I went to a little Methodist church out there in the country, but it was kind of the community church, and so we all knew each other. The idea that everyone is equal and that we’re all in this together is, I think, a value that we’ve lost. I hear so much, people say, ‘this is my right to do this.’ You don’t hear people say, ‘our rights,’ as much anymore. I was raised to believe that democracy meant people and not person. I was raised to look behind me to make sure the door I was closing wasn’t closing in someone’s face, and to say, ‘excuse me,’ and ‘thank you,’ and ‘yes, ma’am,’ and ‘yes sir,’ and things that made living a little more civil than they can be today. 

Education was very, very important to my parents to give us opportunities that they had not had, and they worked very hard to do that. I think that there is, certainly in that generation, a sense in this area of the importance of education. I think we’ve also lost that a little bit; people don’t stress that as much. Being able to be independent, and able to pull your weight early was something that I learned, and a love of the natural world, and a love of music, especially. I was very lucky to have people to sing with. We sang in school. We sang in church. We sang with the family. I assumed all families did it. It took a while to figure out that really wasn’t true.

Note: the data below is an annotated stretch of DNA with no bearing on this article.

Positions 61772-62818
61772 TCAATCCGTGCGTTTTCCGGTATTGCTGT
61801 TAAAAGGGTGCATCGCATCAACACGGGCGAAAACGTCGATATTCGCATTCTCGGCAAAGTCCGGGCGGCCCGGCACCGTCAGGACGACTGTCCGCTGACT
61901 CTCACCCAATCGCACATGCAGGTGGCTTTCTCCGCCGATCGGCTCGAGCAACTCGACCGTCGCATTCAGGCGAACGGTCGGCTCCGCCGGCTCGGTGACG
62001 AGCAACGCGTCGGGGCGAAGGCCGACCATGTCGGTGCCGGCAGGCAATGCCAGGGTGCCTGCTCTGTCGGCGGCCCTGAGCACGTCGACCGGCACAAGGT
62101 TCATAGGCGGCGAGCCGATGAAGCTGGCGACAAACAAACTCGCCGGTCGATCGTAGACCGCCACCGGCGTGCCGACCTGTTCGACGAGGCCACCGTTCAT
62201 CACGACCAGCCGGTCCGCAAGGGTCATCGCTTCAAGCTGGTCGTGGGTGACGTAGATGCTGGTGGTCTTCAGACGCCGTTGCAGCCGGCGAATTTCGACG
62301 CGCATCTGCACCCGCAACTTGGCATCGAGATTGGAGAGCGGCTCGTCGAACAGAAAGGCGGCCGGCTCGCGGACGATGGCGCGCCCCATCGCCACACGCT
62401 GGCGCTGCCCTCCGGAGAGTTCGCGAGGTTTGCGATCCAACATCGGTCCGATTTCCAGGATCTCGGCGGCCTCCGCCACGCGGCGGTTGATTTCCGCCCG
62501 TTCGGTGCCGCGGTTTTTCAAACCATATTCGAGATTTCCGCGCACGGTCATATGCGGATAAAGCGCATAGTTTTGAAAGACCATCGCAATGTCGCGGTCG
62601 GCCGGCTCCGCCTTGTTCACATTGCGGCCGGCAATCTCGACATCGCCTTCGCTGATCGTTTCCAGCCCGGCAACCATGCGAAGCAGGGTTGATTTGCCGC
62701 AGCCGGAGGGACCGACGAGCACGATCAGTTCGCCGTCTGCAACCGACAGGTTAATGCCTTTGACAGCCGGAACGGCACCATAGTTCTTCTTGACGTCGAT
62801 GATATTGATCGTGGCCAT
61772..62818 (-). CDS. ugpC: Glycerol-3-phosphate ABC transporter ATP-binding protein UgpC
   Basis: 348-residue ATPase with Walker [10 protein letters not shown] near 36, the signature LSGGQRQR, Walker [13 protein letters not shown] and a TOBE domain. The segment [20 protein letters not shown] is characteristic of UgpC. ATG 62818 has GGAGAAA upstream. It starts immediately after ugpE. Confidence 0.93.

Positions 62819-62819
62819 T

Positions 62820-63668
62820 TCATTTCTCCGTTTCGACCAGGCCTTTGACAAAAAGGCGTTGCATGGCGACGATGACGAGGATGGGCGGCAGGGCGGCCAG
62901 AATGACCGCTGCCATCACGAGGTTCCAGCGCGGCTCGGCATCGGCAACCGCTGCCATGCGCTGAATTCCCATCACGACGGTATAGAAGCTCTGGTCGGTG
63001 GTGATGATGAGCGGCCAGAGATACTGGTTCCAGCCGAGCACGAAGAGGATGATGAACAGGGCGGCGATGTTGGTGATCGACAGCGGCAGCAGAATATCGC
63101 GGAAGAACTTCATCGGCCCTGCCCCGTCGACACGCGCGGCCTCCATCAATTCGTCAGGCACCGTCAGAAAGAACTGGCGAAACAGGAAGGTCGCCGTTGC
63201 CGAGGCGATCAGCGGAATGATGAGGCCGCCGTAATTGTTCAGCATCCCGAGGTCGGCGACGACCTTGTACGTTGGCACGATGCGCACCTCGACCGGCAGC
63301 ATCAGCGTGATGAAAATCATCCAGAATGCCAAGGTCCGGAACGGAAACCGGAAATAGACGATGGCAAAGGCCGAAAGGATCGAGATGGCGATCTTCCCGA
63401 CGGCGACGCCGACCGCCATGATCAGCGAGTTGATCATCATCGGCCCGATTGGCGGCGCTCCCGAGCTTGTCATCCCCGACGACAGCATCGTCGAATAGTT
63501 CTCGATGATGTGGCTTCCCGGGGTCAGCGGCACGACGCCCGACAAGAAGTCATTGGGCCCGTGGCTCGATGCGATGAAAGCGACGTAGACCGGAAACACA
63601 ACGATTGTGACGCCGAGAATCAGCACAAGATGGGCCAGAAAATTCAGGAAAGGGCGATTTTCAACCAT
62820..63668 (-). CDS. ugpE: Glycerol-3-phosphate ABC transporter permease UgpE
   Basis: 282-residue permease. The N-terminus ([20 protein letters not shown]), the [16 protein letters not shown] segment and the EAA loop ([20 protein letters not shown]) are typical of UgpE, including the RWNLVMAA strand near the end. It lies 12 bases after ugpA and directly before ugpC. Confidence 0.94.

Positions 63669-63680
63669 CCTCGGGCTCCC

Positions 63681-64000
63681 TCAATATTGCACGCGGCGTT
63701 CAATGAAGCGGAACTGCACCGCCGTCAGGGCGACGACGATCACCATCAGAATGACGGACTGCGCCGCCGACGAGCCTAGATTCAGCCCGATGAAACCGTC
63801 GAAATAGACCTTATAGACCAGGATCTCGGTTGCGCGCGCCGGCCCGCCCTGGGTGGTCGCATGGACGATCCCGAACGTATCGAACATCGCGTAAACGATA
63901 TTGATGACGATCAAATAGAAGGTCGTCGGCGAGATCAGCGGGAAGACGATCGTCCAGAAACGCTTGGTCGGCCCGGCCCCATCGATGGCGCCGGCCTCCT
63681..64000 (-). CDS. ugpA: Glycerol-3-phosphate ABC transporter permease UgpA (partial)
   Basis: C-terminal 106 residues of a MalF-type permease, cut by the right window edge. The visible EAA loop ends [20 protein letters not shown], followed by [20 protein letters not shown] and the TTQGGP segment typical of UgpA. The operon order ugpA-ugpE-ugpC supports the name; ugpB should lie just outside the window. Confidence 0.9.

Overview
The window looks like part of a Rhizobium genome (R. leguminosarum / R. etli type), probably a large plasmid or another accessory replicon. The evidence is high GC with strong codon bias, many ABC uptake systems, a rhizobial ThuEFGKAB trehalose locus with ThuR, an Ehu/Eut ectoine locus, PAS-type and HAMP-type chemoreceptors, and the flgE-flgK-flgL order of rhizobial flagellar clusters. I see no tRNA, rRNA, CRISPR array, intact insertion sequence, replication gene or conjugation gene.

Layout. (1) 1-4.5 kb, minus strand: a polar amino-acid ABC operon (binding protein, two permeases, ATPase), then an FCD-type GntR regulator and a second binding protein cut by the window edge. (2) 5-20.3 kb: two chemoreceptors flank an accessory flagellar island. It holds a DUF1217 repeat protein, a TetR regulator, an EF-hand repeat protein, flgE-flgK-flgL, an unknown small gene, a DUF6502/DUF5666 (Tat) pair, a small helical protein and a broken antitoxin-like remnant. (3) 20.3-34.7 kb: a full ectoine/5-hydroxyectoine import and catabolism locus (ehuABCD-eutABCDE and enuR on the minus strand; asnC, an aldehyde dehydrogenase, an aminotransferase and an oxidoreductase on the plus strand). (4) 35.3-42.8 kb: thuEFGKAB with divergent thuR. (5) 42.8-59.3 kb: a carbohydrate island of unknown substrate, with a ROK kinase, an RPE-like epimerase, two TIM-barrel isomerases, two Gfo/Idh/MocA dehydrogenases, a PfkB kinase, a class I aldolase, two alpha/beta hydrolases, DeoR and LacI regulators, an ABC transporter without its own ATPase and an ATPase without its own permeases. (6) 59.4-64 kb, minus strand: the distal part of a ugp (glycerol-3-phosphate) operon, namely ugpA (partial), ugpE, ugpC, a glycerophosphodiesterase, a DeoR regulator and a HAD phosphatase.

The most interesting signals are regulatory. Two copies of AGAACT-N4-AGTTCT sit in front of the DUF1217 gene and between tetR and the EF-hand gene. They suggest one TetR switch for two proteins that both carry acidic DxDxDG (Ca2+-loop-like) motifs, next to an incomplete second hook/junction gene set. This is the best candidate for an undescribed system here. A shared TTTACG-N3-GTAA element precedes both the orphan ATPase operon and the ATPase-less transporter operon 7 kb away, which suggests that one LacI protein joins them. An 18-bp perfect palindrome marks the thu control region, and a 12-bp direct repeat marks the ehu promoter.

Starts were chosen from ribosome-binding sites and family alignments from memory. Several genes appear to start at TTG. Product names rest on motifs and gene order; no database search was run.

My grandfather played the fiddle, and he also played the piano. My two uncles, his two boys, would travel from church to church and sing together sometimes as a little family trio. All my aunts loved to sing. My mother was very shy. They didn’t like to perform so much as they liked to just sit down, and one would start a song and the others would sing. I learned a lot of Carter Family songs very early from my Mother and her sisters. I guess it never struck me to ask them, I just assumed that they had always known them. It was later that I learned about the Carter Family, and became very interested in them, because I had been hearing their songs for so long growing up.